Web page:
An inventors group offers the opportunity to build and improve business skills and to brainstorm and network with other inventors.
Can't locate an inventors group in your area? Start one of your own. The United Inventors Association (UIA) offers these tips for forming an inventors group:
The group's primary mission should be to build and improve members' business skills. Other intentions may include networking, brainstorming, and providing resources and feedback to inventors.
Strive to organize the group as a 501(c)(3) nonprofit organization. As such, your group may qualify for tax-exempt status and grants.
Create a volunteer board of directors, and elect officers.
Ideally, a professional who is well-versed in the patent process will be an active contributing member or on the board of directors. Use discretion -- you don't want someone who is trying to generate business for himself.
Recruit at least one accomplished inventor to mentor the group. UIA studies have shown that successful inventors groups are mentored by successful inventors.
Have a reliable, secure meeting place, with a consistent location and set meeting times.
Publish a newsletter on a regular basis to keep members informed and involved.
Form close associations with other local groups. A nearby chamber of commerce, Rotary Club, or Lions Club may be able to supply a meeting place and be a good source for speakers. Work with other educational and government institutions, including your local Small Business Development Center and the Service Corps of Retired Executives.
Form a working relationship with an established, successful inventors group.
While membership fees should support the organization, make efforts to secure financial sponsors as well.
Forge a good relationship with the media. Inventors groups and their members should promote a positive and realistic image of independent inventors.
Sidebar: A Model Meeting
Steve Schneider runs the Idea to Market Network, a nonprofit in Santa Rosa, Calif. ITM's goal, Schneider says, is to give "honest and straight advice and resources" to help inventors develop their products.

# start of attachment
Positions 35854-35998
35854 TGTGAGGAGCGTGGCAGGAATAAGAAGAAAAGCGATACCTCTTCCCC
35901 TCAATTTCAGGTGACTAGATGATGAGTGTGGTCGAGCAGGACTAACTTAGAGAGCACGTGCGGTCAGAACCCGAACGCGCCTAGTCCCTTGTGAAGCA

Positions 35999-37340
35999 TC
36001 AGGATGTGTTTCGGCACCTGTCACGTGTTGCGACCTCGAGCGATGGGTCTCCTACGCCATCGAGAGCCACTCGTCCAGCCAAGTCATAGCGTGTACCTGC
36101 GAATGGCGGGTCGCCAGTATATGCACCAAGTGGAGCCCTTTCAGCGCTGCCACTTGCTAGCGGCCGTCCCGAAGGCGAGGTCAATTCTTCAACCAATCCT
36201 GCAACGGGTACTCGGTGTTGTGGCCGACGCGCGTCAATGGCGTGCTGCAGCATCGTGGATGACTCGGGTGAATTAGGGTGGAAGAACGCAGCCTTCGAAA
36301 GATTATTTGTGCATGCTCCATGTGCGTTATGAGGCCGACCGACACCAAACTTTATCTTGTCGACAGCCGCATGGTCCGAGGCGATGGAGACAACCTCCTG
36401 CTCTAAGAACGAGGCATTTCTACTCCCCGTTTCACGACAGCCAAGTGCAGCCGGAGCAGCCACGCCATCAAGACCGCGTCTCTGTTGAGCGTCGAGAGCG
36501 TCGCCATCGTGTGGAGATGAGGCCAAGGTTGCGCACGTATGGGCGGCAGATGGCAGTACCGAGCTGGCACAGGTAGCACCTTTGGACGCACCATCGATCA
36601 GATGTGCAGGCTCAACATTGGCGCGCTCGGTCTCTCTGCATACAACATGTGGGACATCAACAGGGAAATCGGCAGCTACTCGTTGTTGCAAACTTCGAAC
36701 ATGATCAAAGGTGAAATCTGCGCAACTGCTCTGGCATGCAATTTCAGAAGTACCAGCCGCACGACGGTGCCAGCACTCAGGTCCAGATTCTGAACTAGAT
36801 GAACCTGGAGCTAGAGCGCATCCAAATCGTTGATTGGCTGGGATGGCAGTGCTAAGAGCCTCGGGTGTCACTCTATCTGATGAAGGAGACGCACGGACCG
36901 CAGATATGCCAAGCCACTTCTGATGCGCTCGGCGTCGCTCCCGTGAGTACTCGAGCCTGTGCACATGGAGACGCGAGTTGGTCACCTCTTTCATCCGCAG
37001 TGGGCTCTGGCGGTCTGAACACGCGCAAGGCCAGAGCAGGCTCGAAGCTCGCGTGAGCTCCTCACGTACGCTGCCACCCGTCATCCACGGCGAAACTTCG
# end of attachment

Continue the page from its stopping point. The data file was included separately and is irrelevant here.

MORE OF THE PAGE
He and his four-person board of directors produce ITM's monthly meetings, from recruiting speakers, to calling the caterer, to making name tags. The board is required to attend all meetings (they can be voted out if they miss two) and to stay in touch with members throughout the month.
ITM meetings are held on one Saturday a month from 9 a.m. to 3 p.m. Here Schneider offers a rundown of a typical meeting format:
8 a.m. Set up the room. Props include a camera, overhead projector, and whiteboard.
9 a.m. - 9:30 a.m. Greet attendees, and collect the meeting fee. Have each attendee sign a nondisclosure agreement -- all information shared during the meeting remains confidential.
9:30 a.m. - 10 a.m. Give an introduction. Schneider includes an overview of the club, announcements, and upcoming and ongoing programs. He also conducts a brief show-and-tell related to the invention process.
Attendees briefly introduce themselves and state why they are there. That helps the speaker streamline his speech, Schneider says.
10 a.m. - 11:30 a.m. The speaker takes the "stage." ITM speakers have included a product developer from the Sharper Image, intellectual-property lawyers, and professional Web designers.
Topics at ITM meetings have included packaging, the copyright process, the patent process, business plans, venture capital, sales reps, and trade shows.
11:30 p.m. - 12:30 p.m. Break.
12:30 p.m. - 1:30 p.m. Lunch and networking.
1:30 p.m. - 3 p.m. Brainstorming session. All attendees have 10 to 12 minutes, depending on the size of the group, to talk about their invention and to solicit feedback and advice from the others.